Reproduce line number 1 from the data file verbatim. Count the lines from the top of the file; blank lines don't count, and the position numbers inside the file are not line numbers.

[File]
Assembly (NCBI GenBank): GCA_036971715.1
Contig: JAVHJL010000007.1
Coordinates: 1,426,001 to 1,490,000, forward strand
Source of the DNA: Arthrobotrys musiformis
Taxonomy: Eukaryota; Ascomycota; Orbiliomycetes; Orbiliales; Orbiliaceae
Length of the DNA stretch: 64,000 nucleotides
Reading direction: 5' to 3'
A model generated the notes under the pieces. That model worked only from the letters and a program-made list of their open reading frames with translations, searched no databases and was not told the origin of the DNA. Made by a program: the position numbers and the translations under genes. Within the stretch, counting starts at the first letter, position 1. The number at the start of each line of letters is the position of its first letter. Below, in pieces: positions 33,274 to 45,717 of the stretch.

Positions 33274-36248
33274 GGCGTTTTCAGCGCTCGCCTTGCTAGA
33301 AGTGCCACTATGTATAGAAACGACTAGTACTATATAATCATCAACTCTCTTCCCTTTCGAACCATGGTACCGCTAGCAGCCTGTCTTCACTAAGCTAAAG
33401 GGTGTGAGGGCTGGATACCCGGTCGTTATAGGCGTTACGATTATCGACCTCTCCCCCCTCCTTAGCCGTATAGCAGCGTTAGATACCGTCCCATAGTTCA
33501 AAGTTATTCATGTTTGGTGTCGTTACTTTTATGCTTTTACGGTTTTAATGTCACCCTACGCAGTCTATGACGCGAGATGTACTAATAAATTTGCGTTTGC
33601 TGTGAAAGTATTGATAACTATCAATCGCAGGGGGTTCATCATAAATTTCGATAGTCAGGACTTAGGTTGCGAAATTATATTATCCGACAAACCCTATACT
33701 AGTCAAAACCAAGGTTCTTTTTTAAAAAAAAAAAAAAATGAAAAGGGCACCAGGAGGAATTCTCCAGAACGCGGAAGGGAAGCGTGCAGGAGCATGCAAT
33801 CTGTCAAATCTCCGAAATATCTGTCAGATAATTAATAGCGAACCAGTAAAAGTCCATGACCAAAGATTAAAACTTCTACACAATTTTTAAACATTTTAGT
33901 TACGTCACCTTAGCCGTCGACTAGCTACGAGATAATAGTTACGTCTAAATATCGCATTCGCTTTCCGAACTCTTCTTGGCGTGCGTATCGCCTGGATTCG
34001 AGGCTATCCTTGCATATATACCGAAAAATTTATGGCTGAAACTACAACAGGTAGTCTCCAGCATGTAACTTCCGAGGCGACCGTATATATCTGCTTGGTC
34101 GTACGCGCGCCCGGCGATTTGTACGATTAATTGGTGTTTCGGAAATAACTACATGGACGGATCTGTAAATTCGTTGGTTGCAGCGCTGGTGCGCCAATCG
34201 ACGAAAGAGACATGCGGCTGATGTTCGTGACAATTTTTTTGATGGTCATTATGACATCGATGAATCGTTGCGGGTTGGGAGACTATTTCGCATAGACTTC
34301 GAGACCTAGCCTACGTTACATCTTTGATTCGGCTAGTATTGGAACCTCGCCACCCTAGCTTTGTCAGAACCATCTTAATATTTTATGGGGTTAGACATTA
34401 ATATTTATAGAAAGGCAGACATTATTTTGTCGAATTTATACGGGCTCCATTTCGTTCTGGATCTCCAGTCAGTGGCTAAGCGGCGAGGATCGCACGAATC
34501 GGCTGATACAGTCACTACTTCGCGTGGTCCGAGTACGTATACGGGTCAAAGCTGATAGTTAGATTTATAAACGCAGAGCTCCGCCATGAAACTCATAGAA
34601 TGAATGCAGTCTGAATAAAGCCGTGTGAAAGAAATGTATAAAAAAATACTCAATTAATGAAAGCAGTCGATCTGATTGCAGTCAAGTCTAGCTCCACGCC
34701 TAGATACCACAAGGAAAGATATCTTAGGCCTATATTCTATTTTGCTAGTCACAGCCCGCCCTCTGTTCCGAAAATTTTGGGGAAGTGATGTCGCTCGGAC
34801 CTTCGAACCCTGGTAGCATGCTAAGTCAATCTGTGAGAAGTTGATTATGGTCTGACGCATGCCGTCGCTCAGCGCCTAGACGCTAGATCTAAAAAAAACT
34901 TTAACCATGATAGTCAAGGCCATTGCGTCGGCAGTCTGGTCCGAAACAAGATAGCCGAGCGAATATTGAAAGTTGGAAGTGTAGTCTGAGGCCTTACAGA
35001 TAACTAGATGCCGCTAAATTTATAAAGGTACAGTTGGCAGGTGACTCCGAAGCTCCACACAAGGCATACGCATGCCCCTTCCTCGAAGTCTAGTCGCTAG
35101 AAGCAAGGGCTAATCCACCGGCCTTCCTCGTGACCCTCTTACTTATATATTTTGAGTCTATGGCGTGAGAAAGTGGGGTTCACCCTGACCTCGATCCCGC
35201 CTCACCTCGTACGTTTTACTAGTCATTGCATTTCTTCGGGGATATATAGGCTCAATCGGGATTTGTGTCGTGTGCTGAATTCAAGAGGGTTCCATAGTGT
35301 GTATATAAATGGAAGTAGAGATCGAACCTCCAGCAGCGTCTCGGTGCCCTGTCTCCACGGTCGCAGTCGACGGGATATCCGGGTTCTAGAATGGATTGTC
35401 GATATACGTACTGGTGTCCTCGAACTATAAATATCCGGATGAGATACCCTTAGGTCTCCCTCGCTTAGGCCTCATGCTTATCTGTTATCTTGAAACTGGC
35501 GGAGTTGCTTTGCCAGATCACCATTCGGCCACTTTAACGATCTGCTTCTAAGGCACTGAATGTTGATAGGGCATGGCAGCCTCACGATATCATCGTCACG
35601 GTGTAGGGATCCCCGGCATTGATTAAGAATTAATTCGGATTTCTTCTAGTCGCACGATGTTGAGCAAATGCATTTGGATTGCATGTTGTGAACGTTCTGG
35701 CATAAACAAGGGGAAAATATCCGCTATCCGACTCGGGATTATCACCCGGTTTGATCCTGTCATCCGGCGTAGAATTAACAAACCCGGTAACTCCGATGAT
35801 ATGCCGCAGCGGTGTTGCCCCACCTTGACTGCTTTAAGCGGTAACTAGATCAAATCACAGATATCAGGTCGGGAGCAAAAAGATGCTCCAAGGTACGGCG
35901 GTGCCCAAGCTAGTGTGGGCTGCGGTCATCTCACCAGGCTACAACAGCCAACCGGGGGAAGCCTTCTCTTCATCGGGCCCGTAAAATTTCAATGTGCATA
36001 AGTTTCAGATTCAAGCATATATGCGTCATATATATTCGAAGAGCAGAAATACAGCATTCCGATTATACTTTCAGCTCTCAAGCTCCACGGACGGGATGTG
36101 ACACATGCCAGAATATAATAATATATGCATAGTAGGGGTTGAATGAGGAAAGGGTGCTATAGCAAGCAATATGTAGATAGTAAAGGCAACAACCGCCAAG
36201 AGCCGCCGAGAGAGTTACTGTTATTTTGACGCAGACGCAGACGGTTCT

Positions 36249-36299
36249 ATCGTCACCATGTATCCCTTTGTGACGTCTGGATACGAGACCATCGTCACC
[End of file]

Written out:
Assembly (NCBI GenBank): GCA_036971715.1